Mars Climate Change Patterns Seen in Ice Caps

Greg Laden is guest-blogging this week while Sarah is on vacation. You can find his regular blog at and Quiche Moraine.You may know that much of the climate change on earth over the last two million years—the coming and going of ice ages—is caused by the “orbital geometry” of the…
Greg Laden is guest-blogging this week while Sarah is on vacation. You can find his regular blog at and Quiche Moraine.

You may know that much of the climate change on earth over the last two million years--the coming and going of ice ages--is caused by the "orbital geometry" of the planet. The amount of planetary tilt and the time of year the tilt occurs change over time. When the Northern Hemisphere is less tilted towards the sun on June 21st, and at the same time the Earth is as far from the sun in its elliptical orbit as it ever gets, ice age conditions prevail. This makes ice ages on Earth pretty regular, cyclic, events.

You also may know that a big chunk of Earth's water is frozen into the ice caps.

You also may know that the history of Earth climate is preserved, in part, in changes in the ice in those ice caps.

Well, same for Mars!

Images from the Shallow Radar instrument on NASA's Mars Reconnaissance Orbiter. Pane "a" is a "radargram" cross section, showing distinct layers.

Previously developed climate models suggested that the last 300,000 years of Martian history experienced low-level swings in climate, while the prior 600,000 years experienced more severe swings, owing to differences in the tilt of the planet. Most of the water we know about on Mars is in the Martian polar caps. And now, we can see, using radar, evidence of climate change reflected in that ice. From NASA:

New, three-dimensional imaging of Martian north-polar ice layers by a radar instrument on NASA's Mars Reconnaissance Orbiter is consistent with theoretical models of Martian climate swings during the past few million years.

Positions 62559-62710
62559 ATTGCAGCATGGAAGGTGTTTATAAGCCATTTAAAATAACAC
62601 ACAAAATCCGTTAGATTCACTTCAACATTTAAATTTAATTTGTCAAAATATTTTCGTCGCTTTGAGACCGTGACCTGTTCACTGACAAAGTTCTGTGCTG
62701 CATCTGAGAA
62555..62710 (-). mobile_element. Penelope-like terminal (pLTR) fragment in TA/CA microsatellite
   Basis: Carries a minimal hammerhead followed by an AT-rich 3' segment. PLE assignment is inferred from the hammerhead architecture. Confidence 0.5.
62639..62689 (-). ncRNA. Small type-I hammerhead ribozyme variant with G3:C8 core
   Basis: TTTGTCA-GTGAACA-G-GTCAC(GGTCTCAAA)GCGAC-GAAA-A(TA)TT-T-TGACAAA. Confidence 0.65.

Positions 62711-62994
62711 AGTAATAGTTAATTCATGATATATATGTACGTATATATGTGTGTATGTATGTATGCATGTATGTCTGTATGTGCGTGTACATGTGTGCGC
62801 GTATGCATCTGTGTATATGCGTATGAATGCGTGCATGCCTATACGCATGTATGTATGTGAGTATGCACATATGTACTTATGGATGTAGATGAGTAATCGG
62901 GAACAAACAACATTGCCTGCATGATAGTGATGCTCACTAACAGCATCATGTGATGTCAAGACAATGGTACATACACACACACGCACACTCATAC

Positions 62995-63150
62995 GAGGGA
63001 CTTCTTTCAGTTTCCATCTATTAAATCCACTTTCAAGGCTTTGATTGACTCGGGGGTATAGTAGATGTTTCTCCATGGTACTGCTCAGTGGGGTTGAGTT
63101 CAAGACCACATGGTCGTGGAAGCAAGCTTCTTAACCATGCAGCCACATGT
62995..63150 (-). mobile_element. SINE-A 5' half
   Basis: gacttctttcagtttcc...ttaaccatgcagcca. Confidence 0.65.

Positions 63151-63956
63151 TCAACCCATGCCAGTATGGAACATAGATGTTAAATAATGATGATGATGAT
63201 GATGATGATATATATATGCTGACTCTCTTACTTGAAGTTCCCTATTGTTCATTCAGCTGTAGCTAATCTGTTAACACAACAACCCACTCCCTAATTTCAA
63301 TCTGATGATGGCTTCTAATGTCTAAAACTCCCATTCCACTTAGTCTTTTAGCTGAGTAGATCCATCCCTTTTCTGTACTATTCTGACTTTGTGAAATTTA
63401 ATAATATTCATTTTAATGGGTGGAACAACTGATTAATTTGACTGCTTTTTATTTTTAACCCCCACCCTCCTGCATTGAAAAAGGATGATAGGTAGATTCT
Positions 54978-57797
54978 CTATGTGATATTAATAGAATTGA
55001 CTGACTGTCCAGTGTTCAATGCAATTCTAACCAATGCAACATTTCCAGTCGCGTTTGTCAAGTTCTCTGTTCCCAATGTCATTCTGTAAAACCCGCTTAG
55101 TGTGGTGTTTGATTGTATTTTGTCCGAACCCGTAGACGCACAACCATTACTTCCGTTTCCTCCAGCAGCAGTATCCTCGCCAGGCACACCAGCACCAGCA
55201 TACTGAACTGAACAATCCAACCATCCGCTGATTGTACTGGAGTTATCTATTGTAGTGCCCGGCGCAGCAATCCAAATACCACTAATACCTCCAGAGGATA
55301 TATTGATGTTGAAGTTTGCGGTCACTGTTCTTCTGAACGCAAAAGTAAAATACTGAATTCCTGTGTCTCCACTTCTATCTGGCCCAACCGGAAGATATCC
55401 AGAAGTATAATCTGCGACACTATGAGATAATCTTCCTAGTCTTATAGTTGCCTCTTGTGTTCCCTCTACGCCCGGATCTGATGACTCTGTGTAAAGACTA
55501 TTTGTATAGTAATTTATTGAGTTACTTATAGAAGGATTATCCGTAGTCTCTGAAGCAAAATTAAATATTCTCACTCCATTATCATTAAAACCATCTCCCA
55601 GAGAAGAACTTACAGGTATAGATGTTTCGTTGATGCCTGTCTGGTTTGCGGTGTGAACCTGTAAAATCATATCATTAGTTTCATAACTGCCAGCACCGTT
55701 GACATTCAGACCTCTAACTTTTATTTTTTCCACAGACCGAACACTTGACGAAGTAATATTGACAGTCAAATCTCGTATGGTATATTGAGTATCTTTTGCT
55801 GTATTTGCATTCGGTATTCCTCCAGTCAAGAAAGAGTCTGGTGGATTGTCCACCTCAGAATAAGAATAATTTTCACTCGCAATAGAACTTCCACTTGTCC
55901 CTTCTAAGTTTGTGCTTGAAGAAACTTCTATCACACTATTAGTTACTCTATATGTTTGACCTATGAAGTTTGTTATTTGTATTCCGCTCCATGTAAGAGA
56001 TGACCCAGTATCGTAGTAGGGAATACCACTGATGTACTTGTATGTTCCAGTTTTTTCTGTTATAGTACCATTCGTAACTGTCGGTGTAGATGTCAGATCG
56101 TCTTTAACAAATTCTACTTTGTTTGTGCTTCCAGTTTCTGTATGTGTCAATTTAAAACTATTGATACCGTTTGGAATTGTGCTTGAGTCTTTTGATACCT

Alignment of the layering patterns with the modeled climate cycles provides insight about how the layers accumulated. These ice-rich, layered deposits cover an area one-third larger than Texas and form a stack up to 2 kilometers (1.2 miles) thick atop a basal deposit with additional ice.

"Contrast in electrical properties between layers is what provides the reflectivity we observe with the radar," said Nathaniel Putzig..., a member of the science team for the Shallow Radar instrument on the orbiter. "The pattern of reflectivity tells us about the pattern of material variations within the layers."

Essentially, the radar detects different amounts and/or kinds of dirt, and the ice is dirty in different ways. These vastly different climate periods (of more vs. less severe oscillation in climate change) probably leave behind different amounts of dirt in the ice. The radar can penetrate the ice and "see" these differences, with one period having more dirt than another.

There are two distinct models for how the dirt gets concentrated in the ice enough to be distinguished by the radar. One is that ice evaporates away more during some periods than others, leaving behind more dirt when the ice disappears, like the dirty snow during the late winter in northern cities. The other model simply has more dust in the atmosphere, and thus more dust falling on the ice, during certain periods. The present study supports the later model (more dust = dirtier ice). The radar reflectivity signal observed in this study is probably too coarse to link specific features of the signals with specific Martian "ice ages" so far.

"The radar has been giving us spectacular results," said Jeffrey Plaut of NASA's Jet Propulsion Laboratory, Pasadena, Calif., a co-author of the paper. "We have mapped continuous underground layers in three dimensions across a vast area."

Read more about this study.

The other images are different views of the polar cap using the radar images, and are explained in great detail on NASA's site.

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